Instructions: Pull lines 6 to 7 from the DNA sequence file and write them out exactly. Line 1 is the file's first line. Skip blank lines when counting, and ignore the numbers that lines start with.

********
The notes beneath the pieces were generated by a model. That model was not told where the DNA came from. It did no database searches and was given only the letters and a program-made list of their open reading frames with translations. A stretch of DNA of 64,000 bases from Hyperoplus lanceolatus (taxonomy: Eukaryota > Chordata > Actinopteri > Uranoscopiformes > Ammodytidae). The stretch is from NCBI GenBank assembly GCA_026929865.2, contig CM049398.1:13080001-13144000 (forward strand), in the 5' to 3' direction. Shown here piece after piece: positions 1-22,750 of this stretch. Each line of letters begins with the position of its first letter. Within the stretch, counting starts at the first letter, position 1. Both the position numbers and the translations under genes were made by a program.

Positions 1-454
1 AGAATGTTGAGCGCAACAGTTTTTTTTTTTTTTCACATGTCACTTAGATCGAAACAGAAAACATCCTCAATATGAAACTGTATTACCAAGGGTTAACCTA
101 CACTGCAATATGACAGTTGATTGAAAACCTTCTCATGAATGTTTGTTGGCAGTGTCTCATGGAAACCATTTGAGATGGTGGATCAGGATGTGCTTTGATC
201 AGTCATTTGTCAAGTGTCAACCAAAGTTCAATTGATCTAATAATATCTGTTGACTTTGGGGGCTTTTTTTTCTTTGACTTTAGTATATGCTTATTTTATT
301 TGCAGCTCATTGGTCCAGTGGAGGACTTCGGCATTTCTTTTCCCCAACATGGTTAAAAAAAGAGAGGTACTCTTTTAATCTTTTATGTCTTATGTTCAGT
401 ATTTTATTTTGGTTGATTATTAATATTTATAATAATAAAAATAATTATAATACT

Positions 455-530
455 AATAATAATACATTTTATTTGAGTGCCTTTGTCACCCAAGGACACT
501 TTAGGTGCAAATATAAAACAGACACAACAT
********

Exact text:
301 TGCAGCTCATTGGTCCAGTGGAGGACTTCGGCATTTCTTTTCCCCAACATGGTTAAAAAAAGAGAGGTACTCTTTTAATCTTTTATGTCTTATGTTCAGT
401 ATTTTATTTTGGTTGATTATTAATATTTATAATAATAAAAATAATTATAATACT